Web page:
Dale had a universal life insurance policy.
When his insurance company told him they were going to charge him another premium for the policy, Dale decided to terminate it.
To avoid a Cost of Insurance (COI) charge, the insurer told Dale to send a signed insurance cancellation letter to the same day he terminated his policy.
However, Dale’s insurer didn’t inform him that he needed to include his social insurance number (SIN) in the termination letter. Without the SIN, his policy termination got delayed and Dale was charged the COI. As a result, he received a lower refund than expected.
After he received a final position letter from the insurer, Dale reached out to OLHI to review his complaint.
OLHI’s review confirmed that his insurance company did not tell Dale he had to include his SIN in the letter.
OLHI’s review also found that even after Dale sent in the letter with his SIN, the company asked for it again. OLHI recommended that the insurer reconsider the COI charge for two reasons:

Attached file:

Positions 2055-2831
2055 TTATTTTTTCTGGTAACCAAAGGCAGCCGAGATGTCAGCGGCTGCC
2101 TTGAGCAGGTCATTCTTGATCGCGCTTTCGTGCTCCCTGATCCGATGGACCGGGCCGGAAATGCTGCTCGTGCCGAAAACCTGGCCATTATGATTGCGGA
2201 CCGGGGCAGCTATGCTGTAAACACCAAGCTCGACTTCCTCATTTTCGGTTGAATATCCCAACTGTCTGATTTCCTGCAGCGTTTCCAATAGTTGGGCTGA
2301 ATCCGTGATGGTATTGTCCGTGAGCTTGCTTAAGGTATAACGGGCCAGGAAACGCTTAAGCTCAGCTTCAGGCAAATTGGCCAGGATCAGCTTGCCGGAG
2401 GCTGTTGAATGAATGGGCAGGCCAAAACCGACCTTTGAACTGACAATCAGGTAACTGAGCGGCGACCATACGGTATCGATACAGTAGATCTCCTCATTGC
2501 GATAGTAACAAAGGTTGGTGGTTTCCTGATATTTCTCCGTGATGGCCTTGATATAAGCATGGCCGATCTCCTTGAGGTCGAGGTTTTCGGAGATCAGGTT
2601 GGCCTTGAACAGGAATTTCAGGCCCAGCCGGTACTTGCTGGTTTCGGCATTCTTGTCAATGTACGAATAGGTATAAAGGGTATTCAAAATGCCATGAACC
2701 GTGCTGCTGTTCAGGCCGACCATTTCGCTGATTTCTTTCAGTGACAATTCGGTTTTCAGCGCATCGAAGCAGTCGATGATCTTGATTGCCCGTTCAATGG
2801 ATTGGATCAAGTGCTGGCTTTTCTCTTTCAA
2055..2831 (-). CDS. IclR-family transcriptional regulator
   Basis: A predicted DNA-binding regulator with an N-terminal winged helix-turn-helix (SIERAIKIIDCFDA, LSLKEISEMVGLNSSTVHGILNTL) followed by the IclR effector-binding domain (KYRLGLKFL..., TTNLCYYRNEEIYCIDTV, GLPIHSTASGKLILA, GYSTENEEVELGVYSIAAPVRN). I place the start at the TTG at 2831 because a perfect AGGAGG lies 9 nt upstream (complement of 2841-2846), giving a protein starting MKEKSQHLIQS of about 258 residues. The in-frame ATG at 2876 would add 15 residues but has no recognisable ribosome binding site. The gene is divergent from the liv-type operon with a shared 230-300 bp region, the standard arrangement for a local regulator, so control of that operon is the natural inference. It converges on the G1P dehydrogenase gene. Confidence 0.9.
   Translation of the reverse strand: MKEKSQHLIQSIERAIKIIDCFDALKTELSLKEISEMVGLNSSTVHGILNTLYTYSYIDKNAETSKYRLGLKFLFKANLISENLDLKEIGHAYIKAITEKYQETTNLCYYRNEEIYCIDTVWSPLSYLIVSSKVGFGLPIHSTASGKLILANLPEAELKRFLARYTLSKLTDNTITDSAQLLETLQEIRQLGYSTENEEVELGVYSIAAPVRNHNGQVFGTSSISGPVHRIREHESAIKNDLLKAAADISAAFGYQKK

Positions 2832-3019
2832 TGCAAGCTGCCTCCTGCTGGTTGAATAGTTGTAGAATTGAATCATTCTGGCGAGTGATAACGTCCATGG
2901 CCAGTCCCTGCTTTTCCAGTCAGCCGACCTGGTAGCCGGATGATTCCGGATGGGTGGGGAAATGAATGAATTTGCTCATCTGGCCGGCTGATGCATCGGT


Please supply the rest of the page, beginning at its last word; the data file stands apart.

The company did not initially communicate that Dale needed to include his SIN in his termination letter.
When the insurer said Dale needed to include the SIN, he did so, and sent the termination letter within the same day, so the company should have processed it effective as of the receipt date.
Consequently, the insurer agreed and backdated the termination and refunded the COI charge.
Disclaimer: Names, places and facts have been modified in order to protect the privacy of the parties involved. This case study is for illustration purposes only. Each complaint OLHI reviews contains different facts and contract wording may vary. As a result, the application of the principles expressed here may lead to different results in different cases.